All of us, at some point in our lives, have experienced the wonderful feeling of hugging a tree. It is a primordial instinct that we feel very strong especially from children, even if with age, the need to let ourselves go to this spontaneous union with nature is waning more and more. In modern society hugging trees is considered a typical action of children or environmentalists, and not something natural and perfectly acceptable.
If you also think that the act of embracing trees is childish, perhaps you do not know that this practice, can actually improve our health. To be honest, you do not even have to embrace a tree to see the many benefits that come from it, you just need to be surrounded by trees and plants in general.
Hugging the trees, a natural medicine
In a book published by the author Matthew Silverstone entitled “Blinded By Science”, numerous tests are cited that confirm the benefits to our health from trees and that include, among others, their positive influence in the treatment of depression, in improving levels. of concentration and in the ability to relieve migraines.
This practice has been going on since ancient times, so it is not at all a new discovery, but rather a scientific confirmation of what we had already experienced in the first person.
The book cites a wide variety of studies showing that children experience enormous psychological and physiological positive changes, in terms of mental health and well-being, when they interact regularly with plants and trees.
A public health study investigating the association between green life and mental health concluded that “access to nature can contribute significantly to our mental and physical well-being”.
A further study showed the effectiveness of nature in relieving symptoms of depression, and also in improving attention and working memory. On the other hand, we have already talked about how to meditate in nature further amplifies the benefits of meditation by accentuating its effectiveness. Perhaps because returning to our origins and reconnecting with what surrounds us is precisely what we need in this world.
Silverstone, however, argues that these health benefits have nothing to do with nature in general, but would scientifically demonstrate how the vibrational properties of trees and plants have direct effects on our health.
How do the vibrations of plants influence us?
Everything in the world vibrates, everything around us is literally vibration. Various vibrations affect biological behavior, and it is precisely the reason why we recite a mantra to improve our concentration. Consequently, when one touches a tree or is in its vicinity, its different vibrational pattern will affect the biological mechanisms within our body.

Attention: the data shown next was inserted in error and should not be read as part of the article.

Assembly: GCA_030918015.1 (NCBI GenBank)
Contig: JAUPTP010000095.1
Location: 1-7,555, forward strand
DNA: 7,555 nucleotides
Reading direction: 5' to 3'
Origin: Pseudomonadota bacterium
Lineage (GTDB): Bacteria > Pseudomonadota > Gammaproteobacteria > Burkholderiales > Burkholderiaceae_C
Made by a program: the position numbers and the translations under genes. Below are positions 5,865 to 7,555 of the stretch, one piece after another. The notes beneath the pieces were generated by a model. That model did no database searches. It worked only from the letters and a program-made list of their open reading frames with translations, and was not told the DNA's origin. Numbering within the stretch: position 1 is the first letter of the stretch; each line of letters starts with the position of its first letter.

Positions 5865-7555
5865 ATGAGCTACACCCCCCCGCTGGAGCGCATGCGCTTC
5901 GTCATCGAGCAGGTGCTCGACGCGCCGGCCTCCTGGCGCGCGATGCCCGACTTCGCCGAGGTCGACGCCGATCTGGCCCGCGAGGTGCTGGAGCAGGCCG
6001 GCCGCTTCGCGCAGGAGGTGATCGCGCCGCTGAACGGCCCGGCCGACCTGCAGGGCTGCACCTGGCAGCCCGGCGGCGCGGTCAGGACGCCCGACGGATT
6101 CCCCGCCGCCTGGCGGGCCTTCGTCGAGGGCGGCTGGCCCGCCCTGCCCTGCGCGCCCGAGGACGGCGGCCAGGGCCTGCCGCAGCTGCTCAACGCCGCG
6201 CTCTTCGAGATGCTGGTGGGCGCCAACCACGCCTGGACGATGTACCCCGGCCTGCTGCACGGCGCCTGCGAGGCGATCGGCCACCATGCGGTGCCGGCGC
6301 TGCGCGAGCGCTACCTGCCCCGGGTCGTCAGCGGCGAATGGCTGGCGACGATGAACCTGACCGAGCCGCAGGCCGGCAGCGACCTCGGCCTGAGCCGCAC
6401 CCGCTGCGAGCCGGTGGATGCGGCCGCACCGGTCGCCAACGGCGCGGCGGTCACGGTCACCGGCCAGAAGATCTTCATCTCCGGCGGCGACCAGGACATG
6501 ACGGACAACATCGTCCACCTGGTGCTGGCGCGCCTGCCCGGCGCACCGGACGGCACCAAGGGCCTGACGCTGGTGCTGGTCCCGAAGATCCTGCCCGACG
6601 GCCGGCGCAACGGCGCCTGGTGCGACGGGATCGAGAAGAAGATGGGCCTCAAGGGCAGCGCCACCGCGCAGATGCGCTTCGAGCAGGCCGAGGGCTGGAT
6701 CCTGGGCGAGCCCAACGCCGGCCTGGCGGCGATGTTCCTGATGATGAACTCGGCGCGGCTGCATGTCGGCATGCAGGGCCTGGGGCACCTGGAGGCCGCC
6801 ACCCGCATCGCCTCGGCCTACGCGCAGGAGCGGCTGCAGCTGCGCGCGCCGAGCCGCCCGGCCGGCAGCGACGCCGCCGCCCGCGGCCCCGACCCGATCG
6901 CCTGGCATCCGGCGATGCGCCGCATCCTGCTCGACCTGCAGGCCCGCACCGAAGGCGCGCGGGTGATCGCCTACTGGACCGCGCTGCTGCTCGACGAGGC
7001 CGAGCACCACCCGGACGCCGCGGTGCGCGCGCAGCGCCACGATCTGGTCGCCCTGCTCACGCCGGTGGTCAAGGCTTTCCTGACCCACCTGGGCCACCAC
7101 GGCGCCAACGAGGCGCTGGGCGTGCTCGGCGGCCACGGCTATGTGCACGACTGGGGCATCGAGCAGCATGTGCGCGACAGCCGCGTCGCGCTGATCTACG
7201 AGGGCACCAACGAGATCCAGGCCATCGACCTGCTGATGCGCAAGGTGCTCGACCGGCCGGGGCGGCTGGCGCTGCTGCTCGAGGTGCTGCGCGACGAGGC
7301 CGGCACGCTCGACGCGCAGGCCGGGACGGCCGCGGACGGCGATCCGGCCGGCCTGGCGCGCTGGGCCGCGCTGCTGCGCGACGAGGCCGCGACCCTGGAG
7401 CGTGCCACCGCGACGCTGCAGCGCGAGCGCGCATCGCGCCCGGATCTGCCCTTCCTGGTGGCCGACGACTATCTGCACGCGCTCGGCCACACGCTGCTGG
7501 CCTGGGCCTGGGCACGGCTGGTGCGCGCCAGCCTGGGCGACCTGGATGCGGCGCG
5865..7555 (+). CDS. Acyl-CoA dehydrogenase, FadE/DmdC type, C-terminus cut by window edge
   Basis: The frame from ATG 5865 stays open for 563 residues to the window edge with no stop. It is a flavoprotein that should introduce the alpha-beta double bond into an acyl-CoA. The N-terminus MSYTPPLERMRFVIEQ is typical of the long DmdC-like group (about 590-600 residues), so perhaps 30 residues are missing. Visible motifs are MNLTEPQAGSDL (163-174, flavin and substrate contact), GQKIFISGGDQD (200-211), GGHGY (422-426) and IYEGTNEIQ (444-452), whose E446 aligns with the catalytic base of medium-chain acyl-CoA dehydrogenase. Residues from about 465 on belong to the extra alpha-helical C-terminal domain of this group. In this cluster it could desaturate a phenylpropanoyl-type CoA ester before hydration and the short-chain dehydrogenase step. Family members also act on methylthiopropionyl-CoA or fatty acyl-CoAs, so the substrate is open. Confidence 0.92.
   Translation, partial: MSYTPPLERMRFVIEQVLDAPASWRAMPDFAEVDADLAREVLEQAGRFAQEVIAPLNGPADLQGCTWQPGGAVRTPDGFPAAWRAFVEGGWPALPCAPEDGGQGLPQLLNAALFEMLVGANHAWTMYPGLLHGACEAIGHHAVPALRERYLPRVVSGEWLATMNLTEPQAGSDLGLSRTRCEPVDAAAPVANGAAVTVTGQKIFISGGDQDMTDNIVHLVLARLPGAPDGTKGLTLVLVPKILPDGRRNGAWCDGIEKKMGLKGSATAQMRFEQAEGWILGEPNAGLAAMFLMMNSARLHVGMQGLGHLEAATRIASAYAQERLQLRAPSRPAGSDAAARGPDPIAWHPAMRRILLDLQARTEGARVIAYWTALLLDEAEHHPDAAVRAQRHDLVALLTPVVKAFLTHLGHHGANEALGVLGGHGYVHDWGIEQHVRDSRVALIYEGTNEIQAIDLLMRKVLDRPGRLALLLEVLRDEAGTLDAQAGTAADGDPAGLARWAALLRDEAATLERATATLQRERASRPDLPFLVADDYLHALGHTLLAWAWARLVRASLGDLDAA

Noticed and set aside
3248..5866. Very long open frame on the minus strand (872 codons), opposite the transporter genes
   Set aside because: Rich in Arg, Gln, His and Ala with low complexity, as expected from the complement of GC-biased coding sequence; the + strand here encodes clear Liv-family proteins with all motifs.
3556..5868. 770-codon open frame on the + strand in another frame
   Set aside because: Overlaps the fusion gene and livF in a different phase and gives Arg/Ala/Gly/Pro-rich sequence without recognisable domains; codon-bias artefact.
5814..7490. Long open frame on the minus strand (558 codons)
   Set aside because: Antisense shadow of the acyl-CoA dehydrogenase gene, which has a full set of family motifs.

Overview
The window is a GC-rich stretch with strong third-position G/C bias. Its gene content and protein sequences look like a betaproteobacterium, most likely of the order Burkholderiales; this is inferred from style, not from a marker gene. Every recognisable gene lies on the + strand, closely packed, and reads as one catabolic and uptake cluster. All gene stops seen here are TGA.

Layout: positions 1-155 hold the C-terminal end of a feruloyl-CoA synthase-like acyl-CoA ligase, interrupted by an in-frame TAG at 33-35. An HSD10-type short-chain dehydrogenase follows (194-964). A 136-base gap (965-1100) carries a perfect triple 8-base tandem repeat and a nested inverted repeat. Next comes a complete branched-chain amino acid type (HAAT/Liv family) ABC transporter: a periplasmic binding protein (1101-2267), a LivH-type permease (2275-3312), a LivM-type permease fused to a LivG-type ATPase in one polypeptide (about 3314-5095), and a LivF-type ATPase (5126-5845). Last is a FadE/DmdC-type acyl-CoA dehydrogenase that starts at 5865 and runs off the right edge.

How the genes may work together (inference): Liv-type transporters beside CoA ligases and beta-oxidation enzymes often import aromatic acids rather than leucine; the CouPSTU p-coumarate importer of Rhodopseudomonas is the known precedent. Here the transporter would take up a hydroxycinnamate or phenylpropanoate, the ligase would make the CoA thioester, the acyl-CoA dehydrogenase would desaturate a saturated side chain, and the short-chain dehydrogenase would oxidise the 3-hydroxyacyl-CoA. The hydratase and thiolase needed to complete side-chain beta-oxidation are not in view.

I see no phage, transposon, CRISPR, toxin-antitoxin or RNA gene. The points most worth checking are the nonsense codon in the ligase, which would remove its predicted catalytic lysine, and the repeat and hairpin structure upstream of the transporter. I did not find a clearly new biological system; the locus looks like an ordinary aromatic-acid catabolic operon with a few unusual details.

Imagine if doctors could prescribe an hour a day in a forest instead of a lot of drugs with different side effects!
This method may seem too good to be true, but basically, what do you have to lose? It is worth trying, perhaps beginning to integrate the practice of hugging trees with other more common treatments.
In Japan, people regularly practice silviculture through the “forest bath”, a practice that simply involves spending time in the woods absorbing the wisdom of ancient forests, taking long walks through the trees to stimulate the immune system.
In Taoism, students are encouraged to meditate among the trees because it is believed that these absorb negative energies, replacing them with healthy ones. Trees are considered a source of emotional and physical healing, absorbing and conserving all the energy of the cosmos.
What can we start to do
- Bring some seedlings to your office or to the place where you spend most of your day.
- When you go out for walks, choose the paths in the green, even better if they cross a forest or a large park.
- Bring your friends and family more often to green and tree-filled areas.
- Start taking care of a small vegetable garden in the garden or on the balcony of your home, devoting some of your time to it every day.
- Plant a tree in your backyard, or in the forest closest to your home.
- Take the habit of hugging a tree from time to time. Do not be afraid, treat it like a friend!